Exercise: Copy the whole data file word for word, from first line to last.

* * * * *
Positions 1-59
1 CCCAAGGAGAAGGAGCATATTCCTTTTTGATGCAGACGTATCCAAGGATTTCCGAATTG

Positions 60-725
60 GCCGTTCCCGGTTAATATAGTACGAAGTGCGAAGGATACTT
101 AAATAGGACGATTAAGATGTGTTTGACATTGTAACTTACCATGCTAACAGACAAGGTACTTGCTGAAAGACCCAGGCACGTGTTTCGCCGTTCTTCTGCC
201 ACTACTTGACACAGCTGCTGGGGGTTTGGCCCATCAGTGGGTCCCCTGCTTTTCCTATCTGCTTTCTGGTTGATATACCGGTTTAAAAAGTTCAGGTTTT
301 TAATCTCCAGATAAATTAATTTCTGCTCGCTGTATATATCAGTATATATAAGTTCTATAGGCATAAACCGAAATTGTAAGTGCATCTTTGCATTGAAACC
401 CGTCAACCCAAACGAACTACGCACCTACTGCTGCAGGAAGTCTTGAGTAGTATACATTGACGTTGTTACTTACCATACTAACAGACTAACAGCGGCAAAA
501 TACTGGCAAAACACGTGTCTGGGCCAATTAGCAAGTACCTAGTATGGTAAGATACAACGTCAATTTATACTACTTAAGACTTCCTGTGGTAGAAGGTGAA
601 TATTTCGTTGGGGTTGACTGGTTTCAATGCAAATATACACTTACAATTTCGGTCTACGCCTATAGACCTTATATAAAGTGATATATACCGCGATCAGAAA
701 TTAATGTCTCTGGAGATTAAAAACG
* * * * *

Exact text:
Positions 1-59
1 CCCAAGGAGAAGGAGCATATTCCTTTTTGATGCAGACGTATCCAAGGATTTCCGAATTG

Positions 60-725
60 GCCGTTCCCGGTTAATATAGTACGAAGTGCGAAGGATACTT
101 AAATAGGACGATTAAGATGTGTTTGACATTGTAACTTACCATGCTAACAGACAAGGTACTTGCTGAAAGACCCAGGCACGTGTTTCGCCGTTCTTCTGCC
201 ACTACTTGACACAGCTGCTGGGGGTTTGGCCCATCAGTGGGTCCCCTGCTTTTCCTATCTGCTTTCTGGTTGATATACCGGTTTAAAAAGTTCAGGTTTT
301 TAATCTCCAGATAAATTAATTTCTGCTCGCTGTATATATCAGTATATATAAGTTCTATAGGCATAAACCGAAATTGTAAGTGCATCTTTGCATTGAAACC
401 CGTCAACCCAAACGAACTACGCACCTACTGCTGCAGGAAGTCTTGAGTAGTATACATTGACGTTGTTACTTACCATACTAACAGACTAACAGCGGCAAAA
501 TACTGGCAAAACACGTGTCTGGGCCAATTAGCAAGTACCTAGTATGGTAAGATACAACGTCAATTTATACTACTTAAGACTTCCTGTGGTAGAAGGTGAA
601 TATTTCGTTGGGGTTGACTGGTTTCAATGCAAATATACACTTACAATTTCGGTCTACGCCTATAGACCTTATATAAAGTGATATATACCGCGATCAGAAA
701 TTAATGTCTCTGGAGATTAAAAACG